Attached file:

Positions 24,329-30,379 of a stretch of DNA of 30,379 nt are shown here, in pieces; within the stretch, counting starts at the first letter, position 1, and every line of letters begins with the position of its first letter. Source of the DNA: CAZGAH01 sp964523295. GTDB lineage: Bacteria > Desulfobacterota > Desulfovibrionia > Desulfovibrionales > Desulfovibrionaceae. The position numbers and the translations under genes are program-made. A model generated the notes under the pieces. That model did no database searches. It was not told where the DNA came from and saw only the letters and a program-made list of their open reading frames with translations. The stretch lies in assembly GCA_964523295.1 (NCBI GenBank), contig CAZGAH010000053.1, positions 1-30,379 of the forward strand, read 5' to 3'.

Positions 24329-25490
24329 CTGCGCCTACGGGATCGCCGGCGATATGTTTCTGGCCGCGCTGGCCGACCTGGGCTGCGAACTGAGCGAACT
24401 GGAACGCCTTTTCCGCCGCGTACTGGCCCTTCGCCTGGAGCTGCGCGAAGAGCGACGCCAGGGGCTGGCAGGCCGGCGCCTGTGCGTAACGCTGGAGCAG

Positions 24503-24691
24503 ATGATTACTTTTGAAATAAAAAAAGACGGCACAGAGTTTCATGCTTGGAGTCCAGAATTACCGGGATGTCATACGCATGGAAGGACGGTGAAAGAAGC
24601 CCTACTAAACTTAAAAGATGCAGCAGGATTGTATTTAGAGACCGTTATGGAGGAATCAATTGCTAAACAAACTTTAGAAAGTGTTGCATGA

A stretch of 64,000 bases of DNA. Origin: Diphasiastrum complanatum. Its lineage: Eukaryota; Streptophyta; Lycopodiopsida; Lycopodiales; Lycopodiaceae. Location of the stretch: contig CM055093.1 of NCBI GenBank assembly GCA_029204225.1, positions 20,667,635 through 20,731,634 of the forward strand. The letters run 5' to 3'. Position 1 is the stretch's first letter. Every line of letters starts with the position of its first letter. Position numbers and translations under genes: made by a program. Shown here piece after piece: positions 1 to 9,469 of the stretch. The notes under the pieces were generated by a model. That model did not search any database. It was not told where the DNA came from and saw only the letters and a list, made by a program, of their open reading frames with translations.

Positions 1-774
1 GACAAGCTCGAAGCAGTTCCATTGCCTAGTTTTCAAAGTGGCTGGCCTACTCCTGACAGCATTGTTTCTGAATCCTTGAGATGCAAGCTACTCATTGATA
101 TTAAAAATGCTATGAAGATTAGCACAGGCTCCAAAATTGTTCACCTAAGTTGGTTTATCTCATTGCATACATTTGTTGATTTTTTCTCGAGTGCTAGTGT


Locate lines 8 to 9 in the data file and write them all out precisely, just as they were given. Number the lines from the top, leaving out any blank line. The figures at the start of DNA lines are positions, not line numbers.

A stretch of 64,000 bases of DNA. Origin: Diphasiastrum complanatum. Its lineage: Eukaryota; Streptophyta; Lycopodiopsida; Lycopodiales; Lycopodiaceae. Location of the stretch: contig CM055093.1 of NCBI GenBank assembly GCA_029204225.1, positions 20,667,635 through 20,731,634 of the forward strand. The letters run 5' to 3'. Position 1 is the stretch's first letter. Every line of letters starts with the position of its first letter. Position numbers and translations under genes: made by a program. Shown here piece after piece: positions 1 to 9,469 of the stretch. The notes under the pieces were generated by a model. That model did not search any database. It was not told where the DNA came from and saw only the letters and a list, made by a program, of their open reading frames with translations.

Positions 1-774